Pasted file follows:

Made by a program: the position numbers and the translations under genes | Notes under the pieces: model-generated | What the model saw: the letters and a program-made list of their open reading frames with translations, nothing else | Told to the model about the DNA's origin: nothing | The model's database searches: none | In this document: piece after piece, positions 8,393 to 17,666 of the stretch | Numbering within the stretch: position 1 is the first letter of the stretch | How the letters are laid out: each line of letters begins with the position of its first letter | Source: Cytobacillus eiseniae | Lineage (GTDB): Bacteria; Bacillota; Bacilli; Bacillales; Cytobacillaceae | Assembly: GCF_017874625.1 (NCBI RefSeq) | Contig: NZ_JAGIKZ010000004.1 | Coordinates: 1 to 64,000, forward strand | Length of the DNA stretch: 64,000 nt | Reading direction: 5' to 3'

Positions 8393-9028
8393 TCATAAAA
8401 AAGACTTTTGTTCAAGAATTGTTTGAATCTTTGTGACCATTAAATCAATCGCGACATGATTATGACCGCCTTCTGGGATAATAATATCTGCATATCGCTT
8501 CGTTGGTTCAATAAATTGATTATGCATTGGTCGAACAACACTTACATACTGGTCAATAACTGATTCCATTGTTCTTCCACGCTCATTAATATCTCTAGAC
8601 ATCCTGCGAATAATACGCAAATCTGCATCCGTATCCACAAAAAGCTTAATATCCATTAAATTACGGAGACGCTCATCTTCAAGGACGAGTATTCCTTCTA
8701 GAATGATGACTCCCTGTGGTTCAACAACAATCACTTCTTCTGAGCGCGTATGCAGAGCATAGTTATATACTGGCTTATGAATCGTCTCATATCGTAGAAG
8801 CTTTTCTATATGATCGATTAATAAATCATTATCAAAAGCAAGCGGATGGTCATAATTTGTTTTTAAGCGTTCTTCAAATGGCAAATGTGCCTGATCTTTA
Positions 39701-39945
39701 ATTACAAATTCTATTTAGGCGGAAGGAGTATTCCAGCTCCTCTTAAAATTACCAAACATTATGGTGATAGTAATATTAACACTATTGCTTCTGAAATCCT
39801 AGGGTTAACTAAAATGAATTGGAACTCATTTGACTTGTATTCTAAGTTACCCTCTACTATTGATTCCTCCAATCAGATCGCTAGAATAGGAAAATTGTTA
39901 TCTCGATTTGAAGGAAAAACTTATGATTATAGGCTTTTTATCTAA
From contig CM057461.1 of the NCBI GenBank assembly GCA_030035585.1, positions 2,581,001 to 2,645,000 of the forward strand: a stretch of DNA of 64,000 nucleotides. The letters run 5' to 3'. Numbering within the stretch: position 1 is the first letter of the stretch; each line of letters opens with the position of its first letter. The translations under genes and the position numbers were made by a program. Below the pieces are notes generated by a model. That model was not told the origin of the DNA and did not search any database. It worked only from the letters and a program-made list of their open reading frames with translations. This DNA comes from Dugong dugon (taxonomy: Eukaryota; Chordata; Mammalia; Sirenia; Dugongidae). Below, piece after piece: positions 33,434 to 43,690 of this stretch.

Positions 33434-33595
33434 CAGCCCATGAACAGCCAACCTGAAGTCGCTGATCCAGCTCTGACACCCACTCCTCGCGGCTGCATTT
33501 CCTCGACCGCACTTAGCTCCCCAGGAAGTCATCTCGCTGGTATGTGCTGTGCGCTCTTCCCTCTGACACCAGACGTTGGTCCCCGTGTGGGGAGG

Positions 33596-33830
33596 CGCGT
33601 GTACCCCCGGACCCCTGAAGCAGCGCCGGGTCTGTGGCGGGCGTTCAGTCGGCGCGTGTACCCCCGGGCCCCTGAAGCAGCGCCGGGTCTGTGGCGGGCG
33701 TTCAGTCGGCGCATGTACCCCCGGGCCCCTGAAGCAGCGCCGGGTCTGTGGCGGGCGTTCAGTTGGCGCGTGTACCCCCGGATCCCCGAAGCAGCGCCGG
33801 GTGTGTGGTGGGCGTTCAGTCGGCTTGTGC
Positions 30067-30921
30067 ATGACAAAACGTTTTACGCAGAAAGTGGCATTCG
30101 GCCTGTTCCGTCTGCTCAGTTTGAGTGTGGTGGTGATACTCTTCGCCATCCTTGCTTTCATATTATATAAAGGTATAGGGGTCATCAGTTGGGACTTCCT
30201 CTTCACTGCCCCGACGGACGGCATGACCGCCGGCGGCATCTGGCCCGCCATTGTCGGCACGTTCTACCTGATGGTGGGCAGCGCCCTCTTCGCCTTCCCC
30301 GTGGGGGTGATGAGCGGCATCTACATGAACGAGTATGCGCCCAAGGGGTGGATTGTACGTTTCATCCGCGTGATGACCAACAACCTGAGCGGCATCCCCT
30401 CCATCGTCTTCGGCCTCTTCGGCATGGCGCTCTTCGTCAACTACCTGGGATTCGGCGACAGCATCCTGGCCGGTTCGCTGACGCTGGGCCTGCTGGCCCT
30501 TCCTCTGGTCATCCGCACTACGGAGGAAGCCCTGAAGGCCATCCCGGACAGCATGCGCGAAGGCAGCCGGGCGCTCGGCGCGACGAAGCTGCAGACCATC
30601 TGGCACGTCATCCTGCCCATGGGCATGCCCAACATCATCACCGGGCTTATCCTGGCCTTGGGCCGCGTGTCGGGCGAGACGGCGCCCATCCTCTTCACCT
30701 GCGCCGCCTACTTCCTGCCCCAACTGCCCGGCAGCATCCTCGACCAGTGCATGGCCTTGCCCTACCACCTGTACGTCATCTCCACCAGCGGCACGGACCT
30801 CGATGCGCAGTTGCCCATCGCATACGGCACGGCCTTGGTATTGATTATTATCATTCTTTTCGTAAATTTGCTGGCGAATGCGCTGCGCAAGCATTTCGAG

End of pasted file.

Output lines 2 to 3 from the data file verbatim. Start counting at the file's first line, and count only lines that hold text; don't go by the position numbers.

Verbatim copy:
Positions 8393-9028
8393 TCATAAAA